Unknown aliens have attacked the Earth by triggering an environmental catastrophe. Earth’s only saviour is the mysterious Professor Ethan Wanstead, a man who knows more than he is letting on, but his mission is compromised after meeting Will. Can Ethan control his own desires and keep Will safe even as the alien invaders are landing in the smoking ruins of London?
Devastation had hit the sleeping district of South London. Bodies littered the street, broken and bleeding, human and animal alike. Even the rats had been unable to avoid the catastrophe that had enveloped the planet.
Buildings lay in ruins, some still identifiable as houses from the remains of the walls and the gaping holes that had been windows and doorways, but most were just piles of rubble, brick and slate mashed together by the fury of the cataclysm.
The silence was complete. No animals bleated in fear, no children cried, no parents sought to reassure. A shroud had fallen on the area. The sound of a bolt being drawn back echoed like a cannon shot in the utter stillness. There was a scraping noise, a muffled discussion followed by some deep thumps and, finally, a door partially opened against the rubble piled up in front of it.
The door belonged to what was left of The Fox and Grapes pub, the largest building on the street—and the most solid—though even this had been shattered, leaving only the ground floor and the cellar buried under the remains of its neighbours. It was the deep cellars of the pub that had saved the residents and staff from the annihilation. That and a warning.
“What do you see?” demanded a peevish female voice. “Why is no one helping us to free the door from the outside?”
“I don’t know,” said a deeper male voice in annoyance. “I can’t see out yet. Give the blasted door another push, William, and then we’ll see.”
There was another scraping noise as the door moved enough to allow two men, father and son, to peer nervously out into the world. Both gasped in horror.
“What? What is it?” demanded the female voice. “I demand to be told what is going on!”
“It’s all gone,” whispered William, his voice hoarse.
“Gone, what do you mean, gone?”
“He means gone,” snapped Mr Lombard, William’s father. “The whole bloody world is gone! It’s been destroyed!”
William and his father moved out of the dark doorway and into the shattered world around them. They could scarcely believe what they were seeing. High Street, normally so busy and crowded, had been reduced to rubble and sludge. The early-morning rays of the sun fell on broken masonry, collapsed buildings and a tidal wave of drying mud.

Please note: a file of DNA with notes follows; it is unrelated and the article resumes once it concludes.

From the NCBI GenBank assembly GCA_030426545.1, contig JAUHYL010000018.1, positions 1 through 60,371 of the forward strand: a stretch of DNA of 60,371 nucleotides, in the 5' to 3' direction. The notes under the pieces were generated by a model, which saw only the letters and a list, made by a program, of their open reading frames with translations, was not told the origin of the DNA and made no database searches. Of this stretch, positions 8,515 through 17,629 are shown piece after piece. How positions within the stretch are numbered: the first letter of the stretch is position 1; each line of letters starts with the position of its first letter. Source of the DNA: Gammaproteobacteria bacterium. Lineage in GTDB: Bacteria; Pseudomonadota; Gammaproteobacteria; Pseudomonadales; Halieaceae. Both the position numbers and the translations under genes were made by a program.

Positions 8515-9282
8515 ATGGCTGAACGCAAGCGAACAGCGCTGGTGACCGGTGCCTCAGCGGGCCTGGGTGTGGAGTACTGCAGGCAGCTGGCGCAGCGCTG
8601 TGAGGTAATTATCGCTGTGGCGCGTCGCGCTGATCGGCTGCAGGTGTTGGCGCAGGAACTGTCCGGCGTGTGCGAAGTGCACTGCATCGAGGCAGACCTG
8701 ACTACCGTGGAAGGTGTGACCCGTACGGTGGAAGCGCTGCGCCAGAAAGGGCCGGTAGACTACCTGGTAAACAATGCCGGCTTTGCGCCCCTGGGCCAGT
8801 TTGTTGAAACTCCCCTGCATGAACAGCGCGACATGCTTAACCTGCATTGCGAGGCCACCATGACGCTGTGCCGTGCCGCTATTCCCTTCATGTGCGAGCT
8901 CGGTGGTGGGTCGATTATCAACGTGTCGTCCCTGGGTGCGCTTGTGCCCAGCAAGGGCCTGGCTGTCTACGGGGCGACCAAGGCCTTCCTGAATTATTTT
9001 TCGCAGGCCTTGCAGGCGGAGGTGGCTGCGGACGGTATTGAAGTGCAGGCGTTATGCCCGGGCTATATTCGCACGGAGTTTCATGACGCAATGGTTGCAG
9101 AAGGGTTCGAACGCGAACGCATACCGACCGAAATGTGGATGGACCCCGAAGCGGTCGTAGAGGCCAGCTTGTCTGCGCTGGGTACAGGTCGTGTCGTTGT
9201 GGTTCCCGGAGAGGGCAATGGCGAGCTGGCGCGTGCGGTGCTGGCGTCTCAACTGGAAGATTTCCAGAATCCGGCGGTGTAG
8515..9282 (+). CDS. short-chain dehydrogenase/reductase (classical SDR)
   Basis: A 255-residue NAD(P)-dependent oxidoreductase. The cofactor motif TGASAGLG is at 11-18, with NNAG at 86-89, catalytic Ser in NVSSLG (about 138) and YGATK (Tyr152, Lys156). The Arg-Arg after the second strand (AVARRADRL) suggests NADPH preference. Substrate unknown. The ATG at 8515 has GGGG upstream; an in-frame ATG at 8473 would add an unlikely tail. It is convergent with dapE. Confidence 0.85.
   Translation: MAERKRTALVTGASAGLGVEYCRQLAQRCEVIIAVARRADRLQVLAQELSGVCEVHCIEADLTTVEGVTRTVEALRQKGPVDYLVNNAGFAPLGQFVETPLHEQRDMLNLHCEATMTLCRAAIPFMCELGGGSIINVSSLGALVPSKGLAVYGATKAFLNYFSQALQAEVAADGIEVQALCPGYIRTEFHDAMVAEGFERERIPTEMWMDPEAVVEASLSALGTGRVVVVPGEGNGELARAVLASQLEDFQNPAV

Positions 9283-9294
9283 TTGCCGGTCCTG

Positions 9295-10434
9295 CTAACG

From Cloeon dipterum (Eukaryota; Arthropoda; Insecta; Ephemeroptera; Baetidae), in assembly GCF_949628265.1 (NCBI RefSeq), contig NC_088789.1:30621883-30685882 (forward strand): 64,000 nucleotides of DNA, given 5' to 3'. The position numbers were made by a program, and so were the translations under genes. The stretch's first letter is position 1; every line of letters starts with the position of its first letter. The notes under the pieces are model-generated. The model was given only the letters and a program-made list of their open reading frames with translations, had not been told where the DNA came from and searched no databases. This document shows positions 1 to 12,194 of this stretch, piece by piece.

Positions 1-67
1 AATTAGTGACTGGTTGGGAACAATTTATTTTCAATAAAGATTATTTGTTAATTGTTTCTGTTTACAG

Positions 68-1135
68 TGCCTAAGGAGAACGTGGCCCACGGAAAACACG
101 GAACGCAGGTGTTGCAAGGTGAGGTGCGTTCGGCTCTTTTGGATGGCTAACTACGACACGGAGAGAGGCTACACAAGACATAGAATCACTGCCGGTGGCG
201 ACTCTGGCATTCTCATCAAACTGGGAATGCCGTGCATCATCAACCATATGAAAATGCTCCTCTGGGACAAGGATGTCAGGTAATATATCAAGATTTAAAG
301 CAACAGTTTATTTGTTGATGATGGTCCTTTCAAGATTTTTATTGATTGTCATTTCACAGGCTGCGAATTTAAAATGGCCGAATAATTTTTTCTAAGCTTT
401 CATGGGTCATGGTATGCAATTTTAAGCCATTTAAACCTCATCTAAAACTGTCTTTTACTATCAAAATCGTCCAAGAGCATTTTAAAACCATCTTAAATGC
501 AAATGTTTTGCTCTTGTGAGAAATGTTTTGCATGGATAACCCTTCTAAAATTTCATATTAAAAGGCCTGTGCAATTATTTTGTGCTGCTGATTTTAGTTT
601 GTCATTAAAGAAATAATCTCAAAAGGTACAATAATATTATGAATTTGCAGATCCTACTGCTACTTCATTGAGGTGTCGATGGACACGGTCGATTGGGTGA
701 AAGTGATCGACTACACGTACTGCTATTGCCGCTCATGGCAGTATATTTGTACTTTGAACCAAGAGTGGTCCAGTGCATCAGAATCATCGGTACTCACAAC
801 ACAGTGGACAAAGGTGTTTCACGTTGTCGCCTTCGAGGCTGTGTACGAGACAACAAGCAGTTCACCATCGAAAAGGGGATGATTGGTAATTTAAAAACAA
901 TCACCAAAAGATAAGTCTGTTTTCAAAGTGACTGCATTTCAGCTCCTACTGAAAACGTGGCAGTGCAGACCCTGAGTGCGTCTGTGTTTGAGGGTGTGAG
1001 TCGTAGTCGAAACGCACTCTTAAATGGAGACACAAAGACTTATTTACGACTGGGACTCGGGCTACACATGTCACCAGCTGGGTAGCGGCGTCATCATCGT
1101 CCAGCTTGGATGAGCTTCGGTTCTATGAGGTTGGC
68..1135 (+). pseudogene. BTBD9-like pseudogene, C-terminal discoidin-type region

The other survivors followed out of the cellar. Some had been staying as overnight guests, some were the regular drinkers fortunate enough to have still been in the building when the devastation started, while the rest were the staff.
“It’s a judgement,” wailed the peevish woman. “God has struck down this wicked world and the sinners!”
“In that case, why are we still here?” asked another guest, a military man in his forties. His silver mutton chops quivered in the morning air.
“It’s a judgement!”
“I have led a good life in the service of my country,” replied the man complacently, “so I don’t think I would be left down here if the rapture had arrived. This is something else. You heard the wind last night; it was like a dozen tornados rolled into one! Would God use such an earthly manner to wipe out his creation?”
“We are all sinners,” sniffed the woman, looking upset at having her imminent salvation denied.
“Speak for yourself, madam,” sneered another man with a bushy black beard.
“I would expect godless scientists like you to mock the Lord,” snapped the woman.
“Please, Mrs Prendergast, Professor Sherman, this bickering will achieve nothing,” said another of the scientists, a thin, elderly man with a dignified demeanour.
“Miss!” snapped the woman in moral outrage. “What then, Professor Burford, do you propose we should do in this ruin of a world?”
“Firstly, we should ascertain the extent of the damage and gather any survivors together. We will then be in a better place to decide what to do,” said Burford briskly. “We must have all the known facts before we can decide on our course of action.”
“There is one fact that nobody is prepared to mention, but I will,” snarled Sherman with a dark look on his face as he swung round to glare in open antipathy at the youngest member of the scientific group. “What did Professor Wanstead know of this? He was the one who ordered us all into the cellar. He knew this was going to happen. But how?”